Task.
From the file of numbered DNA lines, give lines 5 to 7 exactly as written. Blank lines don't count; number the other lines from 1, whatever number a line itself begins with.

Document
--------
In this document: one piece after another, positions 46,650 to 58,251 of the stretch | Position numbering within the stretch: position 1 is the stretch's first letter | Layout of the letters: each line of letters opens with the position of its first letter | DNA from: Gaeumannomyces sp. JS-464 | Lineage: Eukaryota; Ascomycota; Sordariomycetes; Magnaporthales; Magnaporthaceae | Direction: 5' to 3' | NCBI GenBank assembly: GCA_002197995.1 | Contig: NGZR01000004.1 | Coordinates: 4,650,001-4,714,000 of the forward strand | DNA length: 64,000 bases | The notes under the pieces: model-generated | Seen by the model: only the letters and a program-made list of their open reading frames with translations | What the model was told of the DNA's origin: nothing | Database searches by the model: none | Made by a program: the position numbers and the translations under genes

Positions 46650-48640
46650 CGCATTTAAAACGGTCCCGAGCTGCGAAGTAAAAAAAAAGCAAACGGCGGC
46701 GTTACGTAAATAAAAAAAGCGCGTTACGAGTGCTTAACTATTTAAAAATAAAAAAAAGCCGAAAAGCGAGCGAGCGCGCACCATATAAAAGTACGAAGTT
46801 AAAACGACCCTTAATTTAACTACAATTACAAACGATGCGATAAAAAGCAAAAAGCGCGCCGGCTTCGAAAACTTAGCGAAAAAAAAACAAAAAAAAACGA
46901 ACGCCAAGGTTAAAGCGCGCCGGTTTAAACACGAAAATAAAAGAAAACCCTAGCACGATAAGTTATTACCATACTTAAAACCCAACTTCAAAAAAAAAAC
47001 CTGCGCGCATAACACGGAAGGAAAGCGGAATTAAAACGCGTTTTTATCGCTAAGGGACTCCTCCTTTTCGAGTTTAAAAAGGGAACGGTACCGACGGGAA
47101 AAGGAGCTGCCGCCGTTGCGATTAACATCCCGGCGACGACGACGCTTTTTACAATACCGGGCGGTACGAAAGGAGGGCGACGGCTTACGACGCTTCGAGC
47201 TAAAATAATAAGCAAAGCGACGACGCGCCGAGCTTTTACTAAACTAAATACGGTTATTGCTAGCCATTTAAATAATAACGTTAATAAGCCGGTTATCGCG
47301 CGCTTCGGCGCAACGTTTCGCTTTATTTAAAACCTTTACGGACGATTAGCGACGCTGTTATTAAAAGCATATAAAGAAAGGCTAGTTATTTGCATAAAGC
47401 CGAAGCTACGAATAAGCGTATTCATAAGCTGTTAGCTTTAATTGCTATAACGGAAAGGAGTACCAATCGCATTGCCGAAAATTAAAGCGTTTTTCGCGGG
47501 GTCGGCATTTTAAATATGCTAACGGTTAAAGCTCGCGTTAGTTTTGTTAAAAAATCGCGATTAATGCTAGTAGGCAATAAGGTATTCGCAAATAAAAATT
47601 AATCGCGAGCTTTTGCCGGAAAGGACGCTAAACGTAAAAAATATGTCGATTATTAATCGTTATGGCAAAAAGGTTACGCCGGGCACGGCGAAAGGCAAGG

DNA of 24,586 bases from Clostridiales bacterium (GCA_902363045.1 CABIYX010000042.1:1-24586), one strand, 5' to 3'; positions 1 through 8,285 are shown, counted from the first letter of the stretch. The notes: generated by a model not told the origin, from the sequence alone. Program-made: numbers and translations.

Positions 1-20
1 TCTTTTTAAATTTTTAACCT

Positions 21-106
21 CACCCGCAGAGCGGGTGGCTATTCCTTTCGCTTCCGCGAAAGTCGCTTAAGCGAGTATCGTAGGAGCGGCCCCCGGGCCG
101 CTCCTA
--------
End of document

46801 AAAACGACCCTTAATTTAACTACAATTACAAACGATGCGATAAAAAGCAAAAAGCGCGCCGGCTTCGAAAACTTAGCGAAAAAAAAACAAAAAAAAACGA
46901 ACGCCAAGGTTAAAGCGCGCCGGTTTAAACACGAAAATAAAAGAAAACCCTAGCACGATAAGTTATTACCATACTTAAAACCCAACTTCAAAAAAAAAAC
47001 CTGCGCGCATAACACGGAAGGAAAGCGGAATTAAAACGCGTTTTTATCGCTAAGGGACTCCTCCTTTTCGAGTTTAAAAAGGGAACGGTACCGACGGGAA